Note that such rapid reaction is a bit at odds with SSO/NSF graceful restart behavior, which is more about a calm measured (delayed) approach to allow a second supervisor to take over from the first. With SSO/NSF, the idea is to “ride out” the transition. If you like analogies, SSO/NSF is like a router tranquilizer, calming it down, whereas BFD is like a double-shot expresso coffee, making the router more edgy and hyper. The two are somewhat diametrically opposite in what they’re trying to do. See alsoone of my prior blogs titled Non-Stop Forwarding and Fast Re-Routing, at

By the way, if there is no intermediate device, and the media is Ethernet, you can set the carrier delay. See for example

Carrier delay is the delay before considering an Ethernet interface to be up or down, sort of simple dampening. It is useful with direct point-to-point Ethernet links – it can be set to a low value to speed failover. It is not useful when there is a L1 or L2 device in between the router peers.

BFD History

BFD apparently started out based on a polling (“asynchronous”) approach using control packets. One router polls the other and get a quick response back. The challenge with this is delay in waking up the BFD process to send a reply, causing variable jitter in response. If the other end is slow responding and BFD triggers a link down, that’s not good. Backing off on aggressive timers to prevent that  from being a problem somewhat defeats the intent of BFD.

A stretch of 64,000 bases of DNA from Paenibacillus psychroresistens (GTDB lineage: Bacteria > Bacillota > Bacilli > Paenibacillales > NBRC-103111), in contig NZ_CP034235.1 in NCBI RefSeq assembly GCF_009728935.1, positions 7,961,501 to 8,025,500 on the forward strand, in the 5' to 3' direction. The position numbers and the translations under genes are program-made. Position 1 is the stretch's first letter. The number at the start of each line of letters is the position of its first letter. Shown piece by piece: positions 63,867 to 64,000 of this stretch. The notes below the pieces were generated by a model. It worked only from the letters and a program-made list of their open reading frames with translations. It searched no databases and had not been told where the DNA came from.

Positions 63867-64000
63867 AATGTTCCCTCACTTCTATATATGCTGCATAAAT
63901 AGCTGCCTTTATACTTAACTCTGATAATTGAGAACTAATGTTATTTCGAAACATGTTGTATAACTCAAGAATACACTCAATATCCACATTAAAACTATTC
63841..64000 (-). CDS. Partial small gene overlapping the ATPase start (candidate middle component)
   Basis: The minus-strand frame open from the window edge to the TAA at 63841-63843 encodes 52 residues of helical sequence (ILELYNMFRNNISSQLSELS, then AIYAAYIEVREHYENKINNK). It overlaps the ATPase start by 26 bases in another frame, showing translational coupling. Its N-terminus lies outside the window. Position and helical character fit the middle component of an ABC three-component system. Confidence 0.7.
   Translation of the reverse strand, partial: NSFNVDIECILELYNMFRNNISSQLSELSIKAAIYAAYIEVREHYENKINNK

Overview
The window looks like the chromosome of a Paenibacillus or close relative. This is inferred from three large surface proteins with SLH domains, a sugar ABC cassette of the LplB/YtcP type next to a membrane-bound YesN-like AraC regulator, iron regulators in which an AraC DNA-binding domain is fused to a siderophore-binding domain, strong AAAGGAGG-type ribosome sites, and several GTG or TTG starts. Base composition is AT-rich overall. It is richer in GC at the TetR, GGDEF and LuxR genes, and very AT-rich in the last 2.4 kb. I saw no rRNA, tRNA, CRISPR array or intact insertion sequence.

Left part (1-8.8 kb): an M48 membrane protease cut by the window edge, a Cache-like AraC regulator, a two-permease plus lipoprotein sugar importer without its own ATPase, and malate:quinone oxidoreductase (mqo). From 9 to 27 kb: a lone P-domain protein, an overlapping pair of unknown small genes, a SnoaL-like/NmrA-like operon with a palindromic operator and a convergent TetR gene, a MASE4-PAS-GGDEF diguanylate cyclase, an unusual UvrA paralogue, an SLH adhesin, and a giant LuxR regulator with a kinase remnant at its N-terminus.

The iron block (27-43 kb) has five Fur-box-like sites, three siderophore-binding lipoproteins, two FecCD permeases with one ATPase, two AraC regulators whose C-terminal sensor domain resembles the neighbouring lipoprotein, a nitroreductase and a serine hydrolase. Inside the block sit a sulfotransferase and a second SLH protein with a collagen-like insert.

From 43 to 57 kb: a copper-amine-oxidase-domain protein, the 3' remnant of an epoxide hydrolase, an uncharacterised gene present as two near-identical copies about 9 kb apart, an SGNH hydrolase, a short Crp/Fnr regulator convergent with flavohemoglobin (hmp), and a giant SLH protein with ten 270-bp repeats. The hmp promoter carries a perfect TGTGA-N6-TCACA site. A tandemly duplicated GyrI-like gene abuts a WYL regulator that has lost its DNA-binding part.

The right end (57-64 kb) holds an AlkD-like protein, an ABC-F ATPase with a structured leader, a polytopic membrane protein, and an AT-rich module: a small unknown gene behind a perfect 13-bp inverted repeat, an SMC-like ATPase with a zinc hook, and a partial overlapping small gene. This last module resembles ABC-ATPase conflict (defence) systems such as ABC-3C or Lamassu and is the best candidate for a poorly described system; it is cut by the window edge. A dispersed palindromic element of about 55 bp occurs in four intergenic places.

BFD echo solves that, and provides a clever way to take some delay out of the above process. The newer Cisco code defaults to using BFD Echo mode to verify bidirectional connectivity, to take advantage of this. 

Achieving Clarity

The Nexus documentation now says

The BFD echo function sends echo packets from the forwarding engine to the remote BFD neighbor. The BFD neighbor forwards the echo packet back along the same path in order to perform detection; the BFD neighbor does not participate in the actual forwarding of the echo packets.”

The RFC says something similar. The key point (as I understand it) is that the BFD echo leverages the fast / hardware forwarding path on the neighbor to get the echo packet returned to itself without waiting for an interrupt and special handling by the CPU. 

The documentation goes on with Also, the forwarding engine tests the forwarding path on the remote (neighbor) system without involving the remote system, so there is less interpacket delay variability and faster failure detection times.

Yup, fast / hardware forwarding path. And in other words, you can have tighter timers because you don’t have to wait as much for the neighbor to respond. 

Finally, BFD can use the slow timer to slow down the asycnhronous session when the echo function is enabled and reduce the number of BFD control packets that are sent between two BFD neighbors.”

That is, BFD echo can go fast without interrupting the CPU, and since that will detect an outage, you don’t need BFD control packets running as often, since the control packets aren’t being used for the rapid detection function. That in turn lightens the CPU load and allows more use of BFD. Clever!